Plants

Midnight Marvel close up

Which plant is literally on fire in our garden right now? Hibiscus ‘Midnight Marvel.’ I admittedly ordered this plant on a whim when we needed some more late season color to our new planting beds. After looking through the availability listings, this one sounded like it would go with our new plantings which included dark-leaved Phormium, ‘Black Madras’ rice, bright red kangaroo paws, and stop-light red Coreopsis. When we got the plants, they immediately caught our guests attention. This hibiscus has a dark red leaf color like that of some of the non-hardy Hibiscus acetosella cultivars. Hibiscus ‘Midnight Marvel’ differs from H. acetosella in that it does not have dissected leaves. The leaves are over 6″ wide and a deep, wine-red. As with most red leaved plants, be sure to site this plant in full sun so it captures as many of the ultraviolet rays as are available. Too much shade will cause the foliage to look pale, weak, and exhibit spotty orange colors.

perennial-hibiscus-midnight-marvel

As summer went on, our plants continued to grow and are now over 4 feet tall. Various reports state that these plants will ultimately reach 6 feet tall so we will monitor its growth over the coming years. The real show is once it starts to flower. Gorgeous, 8″ wide hibiscus flowers emerge from various spots on the plant. The flowers are a bright red that stops our guests in their tracks. Whenever I am talking with folks about these plants, I always throw in the fact that they are perennials. No one can believe that they are cold-hardy to at least USDA zone 5. The flowers are reminiscent of the Chinese hibiscus which only grows in tropical areas. Hibiscus ‘Midnight Marvel’ is a hybrid between H. ‘Cranberry Crush’ and H. ‘Summer Storm.’ From these two plants, the ‘Midnight Marvel’ gets its dark foliage and big, bright-red flowers. The combination is amazing and this may well be one of the top perennial introductions in years.

-Rodney

Images: Wayside Gardens, Lost In The Flowers

Aphrodite flower

I have written before about how much I like the Hartlage Wine sweetshrub. Calycanthus x raulstonii ‘Hartlage Wine’ is still a standout performer in our Coastal Maine gardens. After seeing how well it performed here in Boothbay, Maine, I was glad to see another Calycanthus hybrid entering into the horticultural world. This time Dr. Tom Ranney, the noted plant breeder from the Fletcher, NC research station of North Carolina State University (my alma mater), wanted to improve the Hartlage Wine sweetshrub by introducing fragrance back into the flowers. Instead of using Calycanthus floridus, he used the west coast sweetshrub, Calycanthus occidentalis. He hybridized the west coast native with the Chinese species, Calycanthus chinensis. By crossing these two species, he was able to get a large, vigorous shrub with big flowers and fragrance. Thus far, the fragrance has been milder than some of the Calycanthus floridus but I am guessing that the difference in fragrance comes from C. occidentalis. Dr. Ranney named the selected cultivar ‘Aphrodite’ after the Greek goddess of love and beauty. She is certainly lovely and beautiful. The flowers are a nice, deep red with the inner petals having yellow on the tips. Each flower is large, at least 4″ in width. The leaves are massive, up to 8″ in length and a medium green. The growth rate on the shrubs is phenomenal. We planted quite a few small shrubs along our front entry walk and they have grown about 2-3′ in height and width in one growing season.

We also have 3 plants in another spot that we planted last year. They had a bit of tip dieback during the winter of 2014 when our temperatures went down to -7 degrees Fahrenheit. As soon as the new leaves emerged, the plants started growing. They are now reaching almost 6′ in height. It will be interesting to see how large these shrubs will actually get over time. I am also wondering what might happen if you took Aphrodite and crossed it with a selection of Calycanthus floridus such as ‘Michael Lindsey.’ Maybe it will get darker leaves and sweeter flowers?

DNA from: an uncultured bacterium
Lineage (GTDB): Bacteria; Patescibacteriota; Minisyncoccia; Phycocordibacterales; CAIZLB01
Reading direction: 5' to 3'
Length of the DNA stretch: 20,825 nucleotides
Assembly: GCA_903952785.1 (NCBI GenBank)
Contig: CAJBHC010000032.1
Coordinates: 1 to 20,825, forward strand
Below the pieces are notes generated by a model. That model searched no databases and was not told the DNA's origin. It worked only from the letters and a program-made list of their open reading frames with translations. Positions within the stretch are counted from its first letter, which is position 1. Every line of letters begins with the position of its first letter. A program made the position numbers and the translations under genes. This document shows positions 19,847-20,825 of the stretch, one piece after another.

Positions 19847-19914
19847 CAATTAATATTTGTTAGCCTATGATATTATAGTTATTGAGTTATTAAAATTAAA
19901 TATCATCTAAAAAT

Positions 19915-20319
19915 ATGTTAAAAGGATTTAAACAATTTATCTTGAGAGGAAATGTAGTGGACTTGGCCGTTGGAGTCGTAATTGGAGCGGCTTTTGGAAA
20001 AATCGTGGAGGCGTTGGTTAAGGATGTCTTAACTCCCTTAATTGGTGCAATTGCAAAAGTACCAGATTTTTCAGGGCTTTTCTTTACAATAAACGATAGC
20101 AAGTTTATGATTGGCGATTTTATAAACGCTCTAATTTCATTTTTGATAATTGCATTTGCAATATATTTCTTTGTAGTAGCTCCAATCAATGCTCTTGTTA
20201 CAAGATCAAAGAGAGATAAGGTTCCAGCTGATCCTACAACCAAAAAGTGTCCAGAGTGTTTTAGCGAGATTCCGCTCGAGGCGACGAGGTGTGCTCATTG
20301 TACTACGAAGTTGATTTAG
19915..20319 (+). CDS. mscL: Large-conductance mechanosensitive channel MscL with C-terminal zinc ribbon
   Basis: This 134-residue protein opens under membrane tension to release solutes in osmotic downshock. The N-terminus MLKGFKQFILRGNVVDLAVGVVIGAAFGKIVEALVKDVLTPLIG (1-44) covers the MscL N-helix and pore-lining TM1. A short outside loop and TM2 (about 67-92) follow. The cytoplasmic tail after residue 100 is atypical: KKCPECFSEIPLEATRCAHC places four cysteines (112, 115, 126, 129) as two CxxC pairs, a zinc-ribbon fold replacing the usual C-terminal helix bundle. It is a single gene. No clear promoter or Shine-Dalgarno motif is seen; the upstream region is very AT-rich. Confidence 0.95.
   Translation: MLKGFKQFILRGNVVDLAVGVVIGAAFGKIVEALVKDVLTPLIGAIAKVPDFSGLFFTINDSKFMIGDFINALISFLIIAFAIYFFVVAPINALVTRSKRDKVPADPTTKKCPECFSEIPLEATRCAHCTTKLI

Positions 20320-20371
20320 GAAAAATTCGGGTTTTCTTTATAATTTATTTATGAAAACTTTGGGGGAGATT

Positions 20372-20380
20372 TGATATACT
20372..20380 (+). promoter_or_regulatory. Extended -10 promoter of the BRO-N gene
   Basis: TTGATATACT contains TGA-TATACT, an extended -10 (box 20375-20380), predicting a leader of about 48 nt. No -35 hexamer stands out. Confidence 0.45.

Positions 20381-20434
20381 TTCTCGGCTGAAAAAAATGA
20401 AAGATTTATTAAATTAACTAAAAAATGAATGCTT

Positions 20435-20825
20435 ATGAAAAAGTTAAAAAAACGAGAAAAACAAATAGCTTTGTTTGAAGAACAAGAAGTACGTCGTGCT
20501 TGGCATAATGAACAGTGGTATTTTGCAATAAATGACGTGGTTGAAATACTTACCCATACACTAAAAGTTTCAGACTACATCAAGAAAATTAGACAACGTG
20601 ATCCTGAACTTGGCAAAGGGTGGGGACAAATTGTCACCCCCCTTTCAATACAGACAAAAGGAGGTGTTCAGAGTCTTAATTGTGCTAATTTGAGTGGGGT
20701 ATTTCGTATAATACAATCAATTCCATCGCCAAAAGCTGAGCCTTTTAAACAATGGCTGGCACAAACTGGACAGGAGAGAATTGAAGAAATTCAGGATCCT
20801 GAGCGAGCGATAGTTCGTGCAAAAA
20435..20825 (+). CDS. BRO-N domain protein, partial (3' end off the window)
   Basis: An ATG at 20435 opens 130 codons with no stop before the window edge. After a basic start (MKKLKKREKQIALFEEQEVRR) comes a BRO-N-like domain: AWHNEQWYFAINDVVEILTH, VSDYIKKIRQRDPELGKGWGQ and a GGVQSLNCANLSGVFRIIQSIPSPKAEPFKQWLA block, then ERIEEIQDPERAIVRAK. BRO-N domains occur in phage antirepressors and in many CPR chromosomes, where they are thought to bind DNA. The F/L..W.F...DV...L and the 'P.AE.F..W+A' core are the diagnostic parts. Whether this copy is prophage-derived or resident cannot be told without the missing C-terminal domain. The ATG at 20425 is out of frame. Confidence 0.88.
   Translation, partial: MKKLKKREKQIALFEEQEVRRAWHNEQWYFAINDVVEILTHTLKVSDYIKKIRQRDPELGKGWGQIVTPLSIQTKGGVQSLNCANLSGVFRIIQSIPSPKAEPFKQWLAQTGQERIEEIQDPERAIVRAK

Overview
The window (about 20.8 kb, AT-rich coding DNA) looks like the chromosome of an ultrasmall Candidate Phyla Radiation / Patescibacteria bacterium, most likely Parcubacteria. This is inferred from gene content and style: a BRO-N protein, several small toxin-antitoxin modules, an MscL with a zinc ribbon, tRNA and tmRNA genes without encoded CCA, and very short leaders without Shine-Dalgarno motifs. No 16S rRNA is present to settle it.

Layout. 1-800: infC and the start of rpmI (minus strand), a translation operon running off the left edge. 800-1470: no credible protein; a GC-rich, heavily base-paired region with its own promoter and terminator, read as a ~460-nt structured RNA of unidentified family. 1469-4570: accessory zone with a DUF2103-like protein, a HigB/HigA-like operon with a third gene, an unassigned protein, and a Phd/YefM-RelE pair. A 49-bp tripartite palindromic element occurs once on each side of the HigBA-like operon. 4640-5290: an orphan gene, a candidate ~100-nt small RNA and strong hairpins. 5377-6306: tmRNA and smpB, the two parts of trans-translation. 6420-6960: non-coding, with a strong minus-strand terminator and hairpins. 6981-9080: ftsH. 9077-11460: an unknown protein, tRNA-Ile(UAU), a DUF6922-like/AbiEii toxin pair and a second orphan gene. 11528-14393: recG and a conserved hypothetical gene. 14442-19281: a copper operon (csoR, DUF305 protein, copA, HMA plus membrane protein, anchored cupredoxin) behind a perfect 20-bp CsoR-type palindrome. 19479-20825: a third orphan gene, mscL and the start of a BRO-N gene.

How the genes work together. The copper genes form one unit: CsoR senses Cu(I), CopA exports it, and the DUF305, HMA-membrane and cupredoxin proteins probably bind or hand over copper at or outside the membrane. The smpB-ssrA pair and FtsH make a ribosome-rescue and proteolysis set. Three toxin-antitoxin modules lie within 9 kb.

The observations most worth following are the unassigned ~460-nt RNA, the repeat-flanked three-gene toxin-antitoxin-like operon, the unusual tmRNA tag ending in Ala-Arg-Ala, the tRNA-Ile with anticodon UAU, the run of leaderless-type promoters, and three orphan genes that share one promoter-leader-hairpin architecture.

In the meantime, if you are looking for a beautiful, summer flowering, deciduous shrub for your landscape, run out right now and find Calycanthus ‘Aphrodite’ to add to your garden.

- Rodney

Image: Proven Winners

 

 

Rusty foxglove

Long after other Digitalis have taken the summer off for vacation, the rusty foxglove or Digitalis ferruginea is flowering during the warm days of July and August here in New England. This tall, slender foxglove is from Mediterranean regions of southeastern Europe. Depending on its growing conditions, it can behave as a perennial or self-sowing biennial. If the climate is mild and soils are perfect, they have a tendency to self seed themselves in the gardens. Perfect soils are those that are fertile with adequate moisture. Soils that are too wet or too dry will cause the rusty foxglove to oxidize itself into a prolonged death.

The common name comes from the reddish coloration of the small, numerous flowers. Our flowers are a warm beige with the reddish-brown veins. The individual flowers are much smaller than the common foxglove. Each flower is one-half to one inch in width to around an inch and a half in length. Because the flowers are smaller, they are much more numerous on the 4 to 5 feet tall flowering stalks. Hundreds of flowers cover each stiff stalk and they make a great complement the middle to back of the mixed flower border. Bees absolutely love the rusty foxglove but it is humorous to watch them climb inside of the flowers to gain nectar. The flower tubes are almost too narrow for the bees. Watching them crawl inside reminds me of having to suck in your belly when trying to slide behind your cousins at the Thanksgiving table, as you shimmy to the desert table for a piece of pie that you really should not eat.

If the main stalk is cut back after flowering, it will produce multiple flowering side stalks which can prolong the flowering time and make a wider plant. This characteristic has me wondering what might happen if the Digiplexis cross is recreated with Digitalis ferruginea  and Isoplexis canariensis.

rusty foxglove en masse